Where’s your cash?

You’re making more sales than ever, but your bookkeeper says your company is in a cash crunch. How can it be?

The problem may be simply in your cash flow management, say the experts.

Jeffrey Moreland, vice president and treasurer of Jaymore Electrical Products & Systems Inc., says too many business owners look at sales growth and profitability and fail to pay attention to cash flow.

While profitability is one measure of your company’s performance, it’s not going to keep you afloat. On a day-to-day basis, it’s cash — or the lack of it — that will make or break your business.

No wonder business owners get caught in cash flow limbo. The mathematics of cash flow can be tricky.

Consider this example: You get a few new customers that bring you an additional $200,000 in business each month. Sounds like a blessing, but it could turn into a heartache. Your payables average 15 days, while your receivables are averaging 30 days. Somewhere along the line, you’re going to need an infusion of another $100,000 into your cash flow to handle the extra business.

Why? Because you’re going to have to cover the 15 days of lag time between when your bills come due and when your customers pay you.

Moreland says there are a number of factors that can contribute to cash flow problems, but the principal causes are:

  • Poor profitability — It may take a while to show up, but poor profitability will eventually erode your cash flow. Either you’re paying too much for goods or not charging enough for your product or service. New businesses are particularly vulnerable, since the tendency is to try to undersell the competition to get the business.
  • Rapid growth — Aggressive growth likewise can eat up your cash. New business often requires additional inventory, more in receivables and additional capital investments.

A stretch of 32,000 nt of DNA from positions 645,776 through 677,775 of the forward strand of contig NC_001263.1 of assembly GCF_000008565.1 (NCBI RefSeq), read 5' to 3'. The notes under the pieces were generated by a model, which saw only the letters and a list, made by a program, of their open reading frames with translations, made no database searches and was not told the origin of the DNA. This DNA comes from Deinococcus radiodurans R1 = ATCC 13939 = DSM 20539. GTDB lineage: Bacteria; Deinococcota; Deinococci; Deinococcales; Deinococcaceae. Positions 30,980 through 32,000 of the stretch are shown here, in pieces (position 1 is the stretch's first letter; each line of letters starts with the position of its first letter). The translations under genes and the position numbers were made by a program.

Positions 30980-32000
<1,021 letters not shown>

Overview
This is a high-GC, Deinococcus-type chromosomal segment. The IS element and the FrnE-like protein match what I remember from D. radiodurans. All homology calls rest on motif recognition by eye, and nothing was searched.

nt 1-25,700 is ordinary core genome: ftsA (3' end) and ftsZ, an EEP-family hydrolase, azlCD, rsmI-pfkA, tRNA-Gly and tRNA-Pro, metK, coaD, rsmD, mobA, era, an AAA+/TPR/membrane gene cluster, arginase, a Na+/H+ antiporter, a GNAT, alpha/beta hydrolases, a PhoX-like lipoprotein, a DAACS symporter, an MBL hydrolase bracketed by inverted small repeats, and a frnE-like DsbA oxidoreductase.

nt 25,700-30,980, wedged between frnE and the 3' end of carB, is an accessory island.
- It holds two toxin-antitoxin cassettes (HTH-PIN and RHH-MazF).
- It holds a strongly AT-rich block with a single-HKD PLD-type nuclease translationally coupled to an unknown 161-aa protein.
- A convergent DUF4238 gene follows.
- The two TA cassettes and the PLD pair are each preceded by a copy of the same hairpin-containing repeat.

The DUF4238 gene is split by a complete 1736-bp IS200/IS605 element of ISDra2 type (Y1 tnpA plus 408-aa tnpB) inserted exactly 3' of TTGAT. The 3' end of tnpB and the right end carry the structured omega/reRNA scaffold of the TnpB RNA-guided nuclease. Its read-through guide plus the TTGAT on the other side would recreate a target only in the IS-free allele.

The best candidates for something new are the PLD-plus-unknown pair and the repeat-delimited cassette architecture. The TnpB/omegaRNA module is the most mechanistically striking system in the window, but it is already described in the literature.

• Poor management — Basing investment decisions on profitability, adding unnecessary expenses and faulty business systems can lead to cash flow problems.
  • External forces — An increase in the cost of goods or services to you, shrinking markets and the introduction of new competitors can put a noticeable dent in your cash flow.

    When facing a cash flow crisis, Moreland suggests, communicate with your vendors and be upfront. Let them know that you’re going to be late with payments.

“You can’t hide,” says Moreland. “They’ll just stop shipping or go C.O.D.” He suggests selling off useless assets, taking the ax to your budget and prioritizing who you are going to pay. Under no circumstances should you draw out of tax accounts, says Moreland.

Other ways to ease cash flow woes, he says:

  • Consider leasing equipment instead of purchasing it. Upfront costs are usually less, leasing companies usually have more liberal credit standards than banks and there may be tax advantages.
  • Use bank financing for asset acquisitions, such as real estate or equipment, but not to finance inventory costs for a ramp-up in business.
  • Try to negotiate better terms with vendors.
  • Ask for a deposit from customers on orders or offer a discount for early payment.

Marcia Schwab, a senior management consultant with the University of Pittsburgh’s Small Business Development Center, suggests that business owners do a monthly and yearly cash flow forecast to determine where cash needs will fluctuate and start early to plan for the changes. Early planning to secure financing through times when cash is likely to be scarce is sound management.

Says Schwab: “Going into a bank at the last minute is perceived as mismanagement.”

Ray Marano ([email protected]) is associate editor at SBN.